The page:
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CRM done right
December 2004
by Darrell Rigby and Dianne Ledingham
Bain's most recent survey on the use of management tools turned up a surprise: Customer relationship management software, which disappointed many in the 1990s, is suddenly back in favor. Why? The leading companies take a targeted, pragmatic approach to CRM -- and are seeing results.

For a fuller account of how companies can reap strong returns from their CRM investments, read "CRM Done Right," by Darrell K. Rigby and Dianne Ledingham, from the November 2004 issue of Harvard Business Review.


Can deal making solve your growth problem?
October 2004
by David Harding and Sam Rovit
Every executive who's been involved in a large acquisition wrestles with "the growth paradox": 70 percent of major deals fail, but it's nearly impossible to achieve strong growth without doing deals. Bain has looked closely at the practices that lead to M&A success. The findings of that research, led by David Harding and Sam Rovit, are contained in the new book Mastering The Merger: Four Critical Decisions That Make or Break the Deal (Harvard Business School Press).

For more on how to target the right acquisitions, read "Building Deals on Bedrock," which appeared in the September 2004 edition of Harvard Business Review.

Listen to David Harding discuss effective deal making presented in this audio slideshow.

The supersizing of the software industry
September 2004
by Simon Heap, Vince Tobkin and Franz-Josef Seidensticker
With 2004 shaping up to be a busy year for deals in the software industry, I thought you might be interested in Bain's analysis of the forces driving that consolidation trend. One of the major implications of our analysis: for players with less than $1 billion in revenues, it will become increasingly difficult to survive. We lay out some of the strategic choices that companies of all sizes are likely to face.

For more about consolidation in the software industry, please click here to view "Regulators Cannot Stop the Urge to Merge in Software," by Simon Heap, Vince Tobkin and Franz-Josef Seidensticker, published on FT.com by the Financial Times on May 16, 2004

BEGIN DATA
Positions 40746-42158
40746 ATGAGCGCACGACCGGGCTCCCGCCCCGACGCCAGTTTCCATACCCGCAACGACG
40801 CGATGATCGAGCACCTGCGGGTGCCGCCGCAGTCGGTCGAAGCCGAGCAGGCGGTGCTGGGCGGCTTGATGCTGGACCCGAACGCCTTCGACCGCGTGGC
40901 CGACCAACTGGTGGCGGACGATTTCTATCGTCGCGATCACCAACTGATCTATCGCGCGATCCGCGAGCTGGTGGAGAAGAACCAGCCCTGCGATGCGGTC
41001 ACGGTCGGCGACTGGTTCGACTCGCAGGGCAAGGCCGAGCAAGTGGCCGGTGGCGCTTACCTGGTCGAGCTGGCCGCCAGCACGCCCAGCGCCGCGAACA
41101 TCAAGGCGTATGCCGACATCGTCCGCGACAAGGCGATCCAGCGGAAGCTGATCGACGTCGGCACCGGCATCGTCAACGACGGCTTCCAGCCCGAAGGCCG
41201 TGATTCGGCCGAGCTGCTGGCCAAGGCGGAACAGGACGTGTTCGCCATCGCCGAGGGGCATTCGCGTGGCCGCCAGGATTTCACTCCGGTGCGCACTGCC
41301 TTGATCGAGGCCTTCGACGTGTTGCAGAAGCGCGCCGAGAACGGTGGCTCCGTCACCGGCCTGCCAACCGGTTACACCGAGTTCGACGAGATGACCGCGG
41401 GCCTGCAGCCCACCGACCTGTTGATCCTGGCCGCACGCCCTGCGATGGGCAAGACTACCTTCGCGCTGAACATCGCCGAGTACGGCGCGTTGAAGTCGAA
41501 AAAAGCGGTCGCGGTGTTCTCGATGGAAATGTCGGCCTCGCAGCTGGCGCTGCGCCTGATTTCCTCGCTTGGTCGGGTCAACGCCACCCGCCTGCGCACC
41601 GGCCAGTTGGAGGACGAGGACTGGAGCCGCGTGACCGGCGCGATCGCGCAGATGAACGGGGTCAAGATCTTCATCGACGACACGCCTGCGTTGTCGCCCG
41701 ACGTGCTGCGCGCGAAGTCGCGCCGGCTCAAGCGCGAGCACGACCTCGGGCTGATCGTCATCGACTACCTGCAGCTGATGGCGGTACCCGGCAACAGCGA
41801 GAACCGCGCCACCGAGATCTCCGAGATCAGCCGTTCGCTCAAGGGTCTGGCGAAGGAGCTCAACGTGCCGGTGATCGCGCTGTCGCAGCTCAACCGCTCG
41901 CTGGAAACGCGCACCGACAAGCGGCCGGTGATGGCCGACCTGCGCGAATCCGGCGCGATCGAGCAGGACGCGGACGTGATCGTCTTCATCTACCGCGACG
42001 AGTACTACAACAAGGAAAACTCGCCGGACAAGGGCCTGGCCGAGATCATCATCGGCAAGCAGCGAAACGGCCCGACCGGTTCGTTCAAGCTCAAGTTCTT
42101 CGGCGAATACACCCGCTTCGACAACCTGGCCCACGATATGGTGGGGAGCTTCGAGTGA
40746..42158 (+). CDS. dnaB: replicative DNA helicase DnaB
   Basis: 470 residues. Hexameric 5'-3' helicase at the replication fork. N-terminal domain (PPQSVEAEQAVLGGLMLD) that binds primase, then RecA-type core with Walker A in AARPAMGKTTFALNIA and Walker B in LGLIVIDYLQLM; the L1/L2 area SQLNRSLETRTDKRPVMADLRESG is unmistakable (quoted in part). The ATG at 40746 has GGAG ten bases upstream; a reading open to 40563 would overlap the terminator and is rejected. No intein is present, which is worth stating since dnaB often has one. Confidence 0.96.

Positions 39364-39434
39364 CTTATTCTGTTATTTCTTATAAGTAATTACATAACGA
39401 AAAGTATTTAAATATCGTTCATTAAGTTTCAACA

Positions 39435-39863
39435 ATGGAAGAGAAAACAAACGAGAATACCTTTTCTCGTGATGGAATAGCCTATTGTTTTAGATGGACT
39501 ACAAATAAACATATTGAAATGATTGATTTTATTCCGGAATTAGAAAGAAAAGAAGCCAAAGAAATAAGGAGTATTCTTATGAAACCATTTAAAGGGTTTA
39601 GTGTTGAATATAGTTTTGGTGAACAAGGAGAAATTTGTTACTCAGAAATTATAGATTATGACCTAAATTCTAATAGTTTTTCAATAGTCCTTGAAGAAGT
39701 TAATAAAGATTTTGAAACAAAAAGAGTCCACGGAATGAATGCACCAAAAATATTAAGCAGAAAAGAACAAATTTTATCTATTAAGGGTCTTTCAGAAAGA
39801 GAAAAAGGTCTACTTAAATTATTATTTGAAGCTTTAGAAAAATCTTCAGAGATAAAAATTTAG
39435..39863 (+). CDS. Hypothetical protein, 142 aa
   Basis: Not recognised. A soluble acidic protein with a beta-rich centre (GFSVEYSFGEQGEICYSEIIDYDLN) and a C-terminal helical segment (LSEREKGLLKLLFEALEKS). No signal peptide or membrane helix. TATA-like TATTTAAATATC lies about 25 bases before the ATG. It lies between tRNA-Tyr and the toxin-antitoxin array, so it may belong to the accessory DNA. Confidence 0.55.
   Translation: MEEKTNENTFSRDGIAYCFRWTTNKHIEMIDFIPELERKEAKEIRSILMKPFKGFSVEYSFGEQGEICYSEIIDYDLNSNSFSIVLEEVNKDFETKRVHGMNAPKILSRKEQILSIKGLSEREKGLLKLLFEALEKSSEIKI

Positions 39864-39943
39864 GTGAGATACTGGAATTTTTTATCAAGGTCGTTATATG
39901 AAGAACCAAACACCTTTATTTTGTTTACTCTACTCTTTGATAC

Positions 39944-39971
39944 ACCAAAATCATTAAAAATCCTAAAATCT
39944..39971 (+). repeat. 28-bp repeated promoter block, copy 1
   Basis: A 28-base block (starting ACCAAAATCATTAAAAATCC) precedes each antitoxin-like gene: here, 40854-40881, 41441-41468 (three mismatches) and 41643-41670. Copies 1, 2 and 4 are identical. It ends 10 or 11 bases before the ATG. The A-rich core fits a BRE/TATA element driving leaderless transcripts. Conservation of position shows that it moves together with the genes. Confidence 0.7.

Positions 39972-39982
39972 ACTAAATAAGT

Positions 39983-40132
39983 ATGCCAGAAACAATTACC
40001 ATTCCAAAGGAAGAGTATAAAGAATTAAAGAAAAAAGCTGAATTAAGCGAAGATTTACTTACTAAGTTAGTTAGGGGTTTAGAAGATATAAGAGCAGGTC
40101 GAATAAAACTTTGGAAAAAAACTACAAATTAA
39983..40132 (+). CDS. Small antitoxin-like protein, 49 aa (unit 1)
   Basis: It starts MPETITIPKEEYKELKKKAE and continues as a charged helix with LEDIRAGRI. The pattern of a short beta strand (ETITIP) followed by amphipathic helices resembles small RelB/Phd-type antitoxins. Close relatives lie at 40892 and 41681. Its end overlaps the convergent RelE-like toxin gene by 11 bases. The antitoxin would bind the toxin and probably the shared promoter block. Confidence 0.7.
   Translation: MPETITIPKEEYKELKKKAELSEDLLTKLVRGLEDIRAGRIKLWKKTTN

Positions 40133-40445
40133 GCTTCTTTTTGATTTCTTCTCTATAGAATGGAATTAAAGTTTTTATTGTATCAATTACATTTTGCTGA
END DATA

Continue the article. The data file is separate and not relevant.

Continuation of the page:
When to walk away from a deal
April 2004
by Geoffrey Cullinan, Jean-Marc Le Roux and Rolf-Magnus Weddigen
As deal-making activity rebounds, you might be interested in seeing Bain's latest findings on the power of effective due diligence. Our analysis, based on a survey of 250 senior managers with M&A responsibilities, highlights some practical insights from successful acquirers about how to get the best results from due diligence. A more detailed explanation appears in the April issue of Harvard Business Review, under the title "When To Walk Away From A Deal."

For a fuller account of how to prevent deal disappointment, please click here to view "When to Walk Away from a Deal," by Geoffrey Cullinan, Jean-Marc Le Roux and Rolf-Magnus Weddigen, published in Harvard Business Review in April 2004.

Listen to Geoffrey Cullinan discuss effective due diligence presented in this audio slideshow.


Preparing for the next tech wave
March 2004
by Vince Tobkin and Michael Garstka
Based on a recent FT.com article by Vince Tobkin, leader of Bain's global technology practice, and Michael Garstka, who directs Bain's Asia technology practice, this issue of the Technology and Telecom Results lays out a measured and systematic approach that big tech firms can use to take full advantage of emerging trends

For more on how companies can get ready to profit from the next tech upswing, please click here to view "Riding the New Tech Wave," by Vince Tobkin and Michael Gartska, published by the Financial Times on March 15, 2004.


One number to grow
February 2004
by Frederick F. Reichheld and James Allen
The summary below of Fred Reichheld's work, which appeared in the Harvard Business Review last December, reveals how the percentage of customers enthusiastic enough to refer a friend or colleague - perhaps the strongest sign of customer loyalty - correlates with differences in growth rates among competitors in many industries. By substituting a single question for the complex black box of the typical customer satisfaction survey, companies can actually put consumer survey results to use and focus employees on the task of stimulating growth.

For a fuller account of the connection between net promoters and growth, please click here to view "The one number you need to grow," by Frederick F. Reichheld, published in Harvard Business Review in December 2003.

Listen to Fred Reichheld discuss net promoters and their impact on growth presented in this audio slideshow.